Coping with 'Artist Block'
If there's one thing we've all experienced in our lives, it's pointlessly staring into the fridge for three entire minutes, only to walk away empty-handed - and also writer's block. I equate those two things as the same sort of feeling.
Writer's block comes in all shapes and sizes. It doesn't only pertain to writing, of course. From twelve-page essays to twelve-foot murals, any sort of creative activity can screech to a stop, due to a lack of an idea. I'm experiencing it right now - can you tell?
Anyways, let's talk about the reasons behind a 'creative block' and how to [attempt to] cope. Let's also preface this article with the fact that I'm in no way qualified to pick at your brain or to tell you how to live your life. Consider me a friend, just having a friendly discussion and trying to give you friendly life advice.
The reasons behind creative block can be both internal and external. Perhaps you're dealing with a mental block. Your thoughts might be too scattered and you're having trouble communicating or imagining what it is you'd like to express. Maybe there's an annoying, hyper-critical voice inside your head that's turning you into the ultimate perfectionist. Or even further, perhaps you're experiencing some sort of emotional barrier to your work. If this is the issue, then the roadblock simply exists in your mind. It's all in your head (cliche, I know.) In any case, the solution here is to get out of your own head. Take a break and try something new. Talk to some new people with thoughts that differ from your own. Go somewhere you've never been, watch a movie you told yourself you never would.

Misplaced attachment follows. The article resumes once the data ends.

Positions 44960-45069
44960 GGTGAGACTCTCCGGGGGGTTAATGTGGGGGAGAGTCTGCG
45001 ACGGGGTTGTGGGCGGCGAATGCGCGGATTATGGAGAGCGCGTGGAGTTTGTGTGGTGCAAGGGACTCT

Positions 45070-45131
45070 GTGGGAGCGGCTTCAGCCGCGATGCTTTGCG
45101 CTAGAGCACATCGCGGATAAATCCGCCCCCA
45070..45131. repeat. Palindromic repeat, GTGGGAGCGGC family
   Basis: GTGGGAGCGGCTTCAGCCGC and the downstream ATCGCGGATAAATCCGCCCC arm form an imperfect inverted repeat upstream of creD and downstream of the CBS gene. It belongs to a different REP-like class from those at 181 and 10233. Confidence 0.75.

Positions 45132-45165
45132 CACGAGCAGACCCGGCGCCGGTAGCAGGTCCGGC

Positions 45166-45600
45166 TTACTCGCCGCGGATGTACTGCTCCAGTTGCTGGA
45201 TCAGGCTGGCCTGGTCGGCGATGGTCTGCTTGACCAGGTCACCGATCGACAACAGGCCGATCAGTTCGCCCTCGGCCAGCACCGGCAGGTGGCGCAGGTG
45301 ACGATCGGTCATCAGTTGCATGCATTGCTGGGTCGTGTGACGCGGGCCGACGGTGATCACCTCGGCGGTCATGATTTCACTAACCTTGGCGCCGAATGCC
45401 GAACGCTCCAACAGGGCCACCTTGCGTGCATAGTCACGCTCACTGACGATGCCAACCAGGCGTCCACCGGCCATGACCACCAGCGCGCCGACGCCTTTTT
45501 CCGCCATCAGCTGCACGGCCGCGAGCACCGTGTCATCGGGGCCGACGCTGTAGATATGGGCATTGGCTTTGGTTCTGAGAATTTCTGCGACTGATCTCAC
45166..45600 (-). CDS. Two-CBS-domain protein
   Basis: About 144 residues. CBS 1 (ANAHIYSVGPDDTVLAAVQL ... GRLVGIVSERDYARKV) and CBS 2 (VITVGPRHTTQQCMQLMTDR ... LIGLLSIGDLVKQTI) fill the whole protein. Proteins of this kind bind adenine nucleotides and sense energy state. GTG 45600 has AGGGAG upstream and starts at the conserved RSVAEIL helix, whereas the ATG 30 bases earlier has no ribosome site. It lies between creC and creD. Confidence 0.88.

Stemming from these internal forces at work, maybe your creative block is stemming from a string of bad habits. Are you a procrastinator? Are you a messy person? Maybe you're waking up too early in the morning or staying up too late to finish your pieces. Perhaps you're always on the go, or taking the idea of 'multitasking' a bit too seriously. It may be easier said than done, but the solution here is to find balance. Keep trying new things, and keep trying to find a routine that works for you - or perhaps throw away your routine all together.
Alternatively, what if your creative block is coming from a place you can't always control? Perhaps you're having the busiest week at work, and you haven't had enough down time. Maybe your friends love you so much that they want to spend every waking moment with you - and your phone's been ringing off the hook. Maybe you're struggling to make rent this month, so your mind has obviously been elsewhere. Or maybe you're fighting with a family member or significant other. No matter what sort of external factors are coming into play, the point is that you're just overwhelmed. You have so much going on that you've lost track of your priorities. You can't always change your situation, so the best advice I can offer is to just take some time for yourself. Block out an hour or two each day to just focus on you and your art - whatever that may be. Turn off your phone, avoid the urge to check your work emails, and just create.
Hopefully this bit of insight has applied to you, or even helped you. Perhaps there's something I've missed, or you have a piece of advice that has helped you jump a creative hurdle. Or, perhaps I've used the word, "perhaps" too many times in one article. Either way, let me know in the comments below!